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As cyber attacks have proliferated and morphed, so have efforts to model the rapidly evolving risk.
From the hacker theft of credit and debit card records of 40 million Target Corp. customers in 2013 to the $81 million that cyber thieves stole in February from the central bank of Bangladesh — and numerous data breaches in between — the issue has the attention of insurers, brokers and modelers.
The cost can be substantial: Last year, Basingstoke, England-based Juniper Research Ltd. predicted the cost of data breaches will increase to $2.1 trillion globally by 2019, up nearly four times from the estimated cost of breaches in 2015.
Scott Stransky, Boston-based assistant vice president of AIR Worldwide's research and modeling group, said the Target data breach “triggered a movement to begin to model cyber risk.”
“We really needed to acquire a lot of data before we could even think about modeling or decide how to model,” Mr. Stransky said.
Armed with subsequent agreements with Richmond, Virginia-based Risk Based Security Inc. and its database of 16,000 cyber incidents and Cambridge, Massachusetts-based BitSight Technologies and its security performance measurement technology, AIR used the “information to give our modeling a real-time view of the risk” and “help calibrate the relative vulnerabilities between certain types of risk,” he said.
That led to the Verisk Analytics Inc. unit's January release of a global cyber exposure data standard to allow clients to capture necessary cyber risk information.
“We don't expect companies will collect everything,” he said. “It's a standard that they'll have to grow into, but not one that they'll outgrow very quickly ... The standard can work on just limited information on the industry of a company and its revenue.”
Rob Savage, director of product management at Risk Management Solutions Inc. in London, said “the abundance and frequency of cyber-related attacks makes it possible to observe and identify those trends and patterns that contribute to the risk modeling process.”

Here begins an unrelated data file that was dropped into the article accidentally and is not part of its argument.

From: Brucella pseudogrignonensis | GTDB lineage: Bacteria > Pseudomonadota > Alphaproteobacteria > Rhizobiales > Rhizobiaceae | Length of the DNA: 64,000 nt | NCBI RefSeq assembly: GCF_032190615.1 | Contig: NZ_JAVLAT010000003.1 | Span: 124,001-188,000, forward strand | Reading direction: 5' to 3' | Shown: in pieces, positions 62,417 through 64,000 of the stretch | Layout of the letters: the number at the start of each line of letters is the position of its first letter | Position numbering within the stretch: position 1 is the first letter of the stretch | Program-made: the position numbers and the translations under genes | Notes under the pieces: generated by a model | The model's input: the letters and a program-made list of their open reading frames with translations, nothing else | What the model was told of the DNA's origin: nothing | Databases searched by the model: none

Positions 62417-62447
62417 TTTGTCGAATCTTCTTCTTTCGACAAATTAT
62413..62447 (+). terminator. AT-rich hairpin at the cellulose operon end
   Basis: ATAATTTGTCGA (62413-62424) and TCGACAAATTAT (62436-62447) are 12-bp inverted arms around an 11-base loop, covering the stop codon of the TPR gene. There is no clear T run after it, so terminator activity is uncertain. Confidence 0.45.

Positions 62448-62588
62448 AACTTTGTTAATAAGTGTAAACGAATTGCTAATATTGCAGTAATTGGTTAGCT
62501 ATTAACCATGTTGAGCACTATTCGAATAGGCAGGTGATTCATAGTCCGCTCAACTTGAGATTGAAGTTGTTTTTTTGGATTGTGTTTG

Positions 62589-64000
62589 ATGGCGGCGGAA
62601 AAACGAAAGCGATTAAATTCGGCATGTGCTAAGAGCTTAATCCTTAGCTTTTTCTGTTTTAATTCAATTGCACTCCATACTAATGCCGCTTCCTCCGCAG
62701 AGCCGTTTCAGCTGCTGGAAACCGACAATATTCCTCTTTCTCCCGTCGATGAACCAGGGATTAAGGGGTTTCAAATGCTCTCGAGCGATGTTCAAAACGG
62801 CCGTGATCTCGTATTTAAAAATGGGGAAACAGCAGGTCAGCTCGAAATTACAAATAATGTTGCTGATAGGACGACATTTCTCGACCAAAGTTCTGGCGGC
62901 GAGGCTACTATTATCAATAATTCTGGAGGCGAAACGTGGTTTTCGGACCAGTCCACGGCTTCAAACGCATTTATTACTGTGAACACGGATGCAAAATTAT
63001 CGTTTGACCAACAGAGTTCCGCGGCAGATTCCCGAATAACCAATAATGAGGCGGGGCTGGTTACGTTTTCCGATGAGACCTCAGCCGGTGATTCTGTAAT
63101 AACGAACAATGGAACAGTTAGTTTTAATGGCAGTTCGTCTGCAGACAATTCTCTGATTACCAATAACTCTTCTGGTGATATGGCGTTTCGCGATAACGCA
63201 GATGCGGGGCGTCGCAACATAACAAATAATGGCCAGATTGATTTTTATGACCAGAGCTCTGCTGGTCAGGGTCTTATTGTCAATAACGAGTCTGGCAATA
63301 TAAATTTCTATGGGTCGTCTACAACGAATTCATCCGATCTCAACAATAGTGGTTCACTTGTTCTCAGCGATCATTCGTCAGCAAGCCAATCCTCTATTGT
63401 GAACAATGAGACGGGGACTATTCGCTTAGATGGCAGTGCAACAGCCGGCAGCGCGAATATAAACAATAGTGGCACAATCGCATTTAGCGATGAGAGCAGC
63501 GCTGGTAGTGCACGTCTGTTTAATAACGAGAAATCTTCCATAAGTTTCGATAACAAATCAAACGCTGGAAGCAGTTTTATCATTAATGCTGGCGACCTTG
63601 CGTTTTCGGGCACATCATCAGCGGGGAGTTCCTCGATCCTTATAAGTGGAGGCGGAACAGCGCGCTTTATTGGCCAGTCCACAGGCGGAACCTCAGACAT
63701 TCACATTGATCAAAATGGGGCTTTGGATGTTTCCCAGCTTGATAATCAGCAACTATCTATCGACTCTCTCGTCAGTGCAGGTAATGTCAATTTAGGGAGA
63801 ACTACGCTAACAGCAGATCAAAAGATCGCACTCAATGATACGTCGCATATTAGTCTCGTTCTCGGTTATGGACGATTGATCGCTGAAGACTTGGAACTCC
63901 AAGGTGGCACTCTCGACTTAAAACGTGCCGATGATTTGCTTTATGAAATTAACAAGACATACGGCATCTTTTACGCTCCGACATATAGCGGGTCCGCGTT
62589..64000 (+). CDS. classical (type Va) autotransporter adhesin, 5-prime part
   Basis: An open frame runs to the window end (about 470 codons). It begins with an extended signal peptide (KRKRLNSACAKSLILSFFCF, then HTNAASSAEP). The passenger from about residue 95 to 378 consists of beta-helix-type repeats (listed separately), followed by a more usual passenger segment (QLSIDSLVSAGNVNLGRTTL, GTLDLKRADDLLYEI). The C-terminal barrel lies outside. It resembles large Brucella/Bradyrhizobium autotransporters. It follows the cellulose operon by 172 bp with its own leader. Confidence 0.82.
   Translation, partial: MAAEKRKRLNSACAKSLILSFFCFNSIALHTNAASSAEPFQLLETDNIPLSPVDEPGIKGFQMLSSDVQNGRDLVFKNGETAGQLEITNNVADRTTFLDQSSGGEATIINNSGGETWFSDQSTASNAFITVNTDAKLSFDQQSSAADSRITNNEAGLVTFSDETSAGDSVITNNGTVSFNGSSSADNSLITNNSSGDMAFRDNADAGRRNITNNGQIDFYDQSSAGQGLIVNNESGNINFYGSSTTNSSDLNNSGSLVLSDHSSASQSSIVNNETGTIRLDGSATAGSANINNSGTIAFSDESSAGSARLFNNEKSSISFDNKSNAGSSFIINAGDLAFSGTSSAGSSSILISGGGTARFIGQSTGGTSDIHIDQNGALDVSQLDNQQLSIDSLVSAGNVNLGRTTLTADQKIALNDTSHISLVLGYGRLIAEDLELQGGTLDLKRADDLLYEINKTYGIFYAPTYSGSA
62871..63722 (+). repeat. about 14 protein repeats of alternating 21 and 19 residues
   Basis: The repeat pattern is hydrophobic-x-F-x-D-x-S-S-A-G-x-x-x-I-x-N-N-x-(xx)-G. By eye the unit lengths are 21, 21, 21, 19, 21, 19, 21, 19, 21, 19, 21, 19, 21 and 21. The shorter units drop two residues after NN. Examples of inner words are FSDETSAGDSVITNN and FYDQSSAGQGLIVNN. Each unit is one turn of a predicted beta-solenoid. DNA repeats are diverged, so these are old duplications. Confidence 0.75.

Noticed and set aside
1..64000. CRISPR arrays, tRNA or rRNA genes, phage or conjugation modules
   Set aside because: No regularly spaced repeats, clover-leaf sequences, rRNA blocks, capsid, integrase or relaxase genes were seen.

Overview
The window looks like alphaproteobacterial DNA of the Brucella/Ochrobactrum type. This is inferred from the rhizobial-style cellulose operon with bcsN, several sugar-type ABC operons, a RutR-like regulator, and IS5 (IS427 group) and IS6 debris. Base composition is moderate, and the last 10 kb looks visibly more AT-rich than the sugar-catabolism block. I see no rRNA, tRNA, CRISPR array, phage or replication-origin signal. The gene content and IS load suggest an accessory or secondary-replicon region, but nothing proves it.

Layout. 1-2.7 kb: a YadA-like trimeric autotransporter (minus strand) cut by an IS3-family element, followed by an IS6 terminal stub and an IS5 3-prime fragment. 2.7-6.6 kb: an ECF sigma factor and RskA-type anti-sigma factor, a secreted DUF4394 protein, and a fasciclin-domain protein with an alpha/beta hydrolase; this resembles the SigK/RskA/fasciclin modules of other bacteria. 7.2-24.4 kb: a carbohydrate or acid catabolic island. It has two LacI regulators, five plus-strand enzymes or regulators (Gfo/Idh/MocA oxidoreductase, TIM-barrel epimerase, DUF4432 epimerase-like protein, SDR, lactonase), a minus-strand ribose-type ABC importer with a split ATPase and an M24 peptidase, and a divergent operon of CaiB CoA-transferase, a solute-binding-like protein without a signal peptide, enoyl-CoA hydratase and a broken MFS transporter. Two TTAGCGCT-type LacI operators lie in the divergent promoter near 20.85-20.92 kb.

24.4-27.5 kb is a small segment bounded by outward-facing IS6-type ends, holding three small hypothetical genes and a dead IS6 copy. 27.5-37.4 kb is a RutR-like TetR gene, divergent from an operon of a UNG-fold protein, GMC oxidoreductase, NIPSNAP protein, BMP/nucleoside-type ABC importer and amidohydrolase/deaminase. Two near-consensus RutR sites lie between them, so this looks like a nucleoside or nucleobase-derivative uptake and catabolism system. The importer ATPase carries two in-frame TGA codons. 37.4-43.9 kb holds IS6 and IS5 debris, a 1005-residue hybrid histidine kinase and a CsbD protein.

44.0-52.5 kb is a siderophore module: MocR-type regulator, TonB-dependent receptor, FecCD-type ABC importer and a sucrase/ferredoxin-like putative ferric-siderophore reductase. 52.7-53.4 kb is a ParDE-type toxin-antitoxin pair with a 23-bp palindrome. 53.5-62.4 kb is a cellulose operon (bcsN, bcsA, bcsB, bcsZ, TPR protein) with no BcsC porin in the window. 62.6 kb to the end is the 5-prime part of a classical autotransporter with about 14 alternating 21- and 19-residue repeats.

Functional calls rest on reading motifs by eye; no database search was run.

In February, RMS released the Cyber Accumulation Management System, which includes cyber catastrophe loss process models for data exfiltration, distributed denial-of-service attacks, cloud service provider failures, financial thefts and cyber extortion.
The models, devised in collaboration with cyber insurers as well as the University of Cambridge Centre of Risk Studies, examine “extreme but plausible catastrophic events,” he said. They include “who is carrying out the attacks; why are they carrying out the attacks; how are they carrying out the attacks.”
In recent weeks, Guy Carpenter & Co. L.L.C. said it had formed a strategic alliance with Mountain View, California-based cyber security firm Symantec Corp. to devise a cyber aggregation model for insurers to examine their frequency and severity distributions and potential losses.
“While there is not a standardized approach to underwriting this evolving risk, there certainly are key factors that underwriters contemplate when deploying their capacity for security and privacy coverage,” Julia Chu, New York-based managing director of strategic advisory at Guy Carpenter, said in an email.
The factors include a company's prior loss experience, industry class, whether point-of-sale technology is used and the portion of business conducted in the United States versus abroad, she said.
Willis Re, which released PRISM-Re in 2015 to enable insurers to quantify and manage their portfolio exposure to data breaches, plans an update to include network outages, said Alice Underwood, New York-based executive vice president and head of analytics for North America.
“I think we all recognize that what we've got in the market right now is absolutely first-generation stuff, and it will get better over time, just as the property catastrophe models have continued to improve. But, of course, it's a different science that goes into these models, just like in the terrorism models,” she said.
Karen Clark, co-founder and CEO of Boston-based Karen Clark & Co., said it likely will take years to build a “fully probabilistic cyber model.”
“This may not be the best approach for this peril,” Ms. Clark said in an email. “Many of the emerging risks are more challenging to model than hurricanes and earthquakes, so insurers should not expect a one-size-fits-all methodology.”
Lauri Floresca, senior vice president at Woodruff-Sawyer & Co. in San Francisco, said that while modeling cyber risk has improved in the past year, cyber risk is “a constantly changing landscape.”
Jeremy Platt, New York-based senior vice president and cyber solutions specialty practice leader at Guy Carpenter, said in an email that “cyber is more similar to perils like terrorism than hurricanes or earthquakes, because the motivations, vectors and methods are evolving rapidly — and the attackers can react and respond to changing defenses and mitigation.”
Opinions differ on whether the time has come to establish a federal backstop that would respond to losses caused by catastrophic cyber attacks similar to the U.S. facility that backstops terrorism losses.